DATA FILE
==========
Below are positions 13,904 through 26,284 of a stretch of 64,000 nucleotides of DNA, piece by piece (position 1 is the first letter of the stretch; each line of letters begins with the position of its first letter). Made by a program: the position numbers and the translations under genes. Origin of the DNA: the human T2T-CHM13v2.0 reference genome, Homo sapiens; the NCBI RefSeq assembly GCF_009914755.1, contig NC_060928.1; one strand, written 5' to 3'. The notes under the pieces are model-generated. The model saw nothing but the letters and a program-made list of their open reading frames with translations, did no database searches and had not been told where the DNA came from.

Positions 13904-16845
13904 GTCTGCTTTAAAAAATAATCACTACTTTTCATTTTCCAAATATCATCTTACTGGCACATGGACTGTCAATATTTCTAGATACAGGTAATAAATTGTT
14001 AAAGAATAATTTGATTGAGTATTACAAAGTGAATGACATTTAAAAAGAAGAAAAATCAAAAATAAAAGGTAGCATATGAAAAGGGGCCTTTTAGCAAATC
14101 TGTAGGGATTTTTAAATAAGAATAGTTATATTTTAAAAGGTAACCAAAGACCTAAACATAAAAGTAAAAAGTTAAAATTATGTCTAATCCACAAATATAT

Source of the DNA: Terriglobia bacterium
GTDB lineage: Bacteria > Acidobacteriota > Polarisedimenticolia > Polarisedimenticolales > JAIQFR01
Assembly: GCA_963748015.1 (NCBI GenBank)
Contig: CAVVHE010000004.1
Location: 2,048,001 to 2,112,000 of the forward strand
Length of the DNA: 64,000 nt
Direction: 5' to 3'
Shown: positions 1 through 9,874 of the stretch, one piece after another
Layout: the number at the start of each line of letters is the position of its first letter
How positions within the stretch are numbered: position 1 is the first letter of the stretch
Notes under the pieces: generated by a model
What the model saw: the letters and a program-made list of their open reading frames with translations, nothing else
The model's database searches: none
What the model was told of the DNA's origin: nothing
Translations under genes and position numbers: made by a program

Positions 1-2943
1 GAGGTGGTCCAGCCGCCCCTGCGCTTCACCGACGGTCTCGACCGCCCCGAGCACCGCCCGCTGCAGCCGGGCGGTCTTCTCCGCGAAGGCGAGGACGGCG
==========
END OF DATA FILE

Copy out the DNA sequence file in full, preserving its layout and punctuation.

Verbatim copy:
Below are positions 13,904 through 26,284 of a stretch of 64,000 nucleotides of DNA, piece by piece (position 1 is the first letter of the stretch; each line of letters begins with the position of its first letter). Made by a program: the position numbers and the translations under genes. Origin of the DNA: the human T2T-CHM13v2.0 reference genome, Homo sapiens; the NCBI RefSeq assembly GCF_009914755.1, contig NC_060928.1; one strand, written 5' to 3'. The notes under the pieces are model-generated. The model saw nothing but the letters and a program-made list of their open reading frames with translations, did no database searches and had not been told where the DNA came from.

Positions 13904-16845
13904 GTCTGCTTTAAAAAATAATCACTACTTTTCATTTTCCAAATATCATCTTACTGGCACATGGACTGTCAATATTTCTAGATACAGGTAATAAATTGTT
14001 AAAGAATAATTTGATTGAGTATTACAAAGTGAATGACATTTAAAAAGAAGAAAAATCAAAAATAAAAGGTAGCATATGAAAAGGGGCCTTTTAGCAAATC
14101 TGTAGGGATTTTTAAATAAGAATAGTTATATTTTAAAAGGTAACCAAAGACCTAAACATAAAAGTAAAAAGTTAAAATTATGTCTAATCCACAAATATAT

Source of the DNA: Terriglobia bacterium
GTDB lineage: Bacteria > Acidobacteriota > Polarisedimenticolia > Polarisedimenticolales > JAIQFR01
Assembly: GCA_963748015.1 (NCBI GenBank)
Contig: CAVVHE010000004.1
Location: 2,048,001 to 2,112,000 of the forward strand
Length of the DNA: 64,000 nt
Direction: 5' to 3'
Shown: positions 1 through 9,874 of the stretch, one piece after another
Layout: the number at the start of each line of letters is the position of its first letter
How positions within the stretch are numbered: position 1 is the first letter of the stretch
Notes under the pieces: generated by a model
What the model saw: the letters and a program-made list of their open reading frames with translations, nothing else
The model's database searches: none
What the model was told of the DNA's origin: nothing
Translations under genes and position numbers: made by a program

Positions 1-2943
1 GAGGTGGTCCAGCCGCCCCTGCGCTTCACCGACGGTCTCGACCGCCCCGAGCACCGCCCGCTGCAGCCGGGCGGTCTTCTCCGCGAAGGCGAGGACGGCG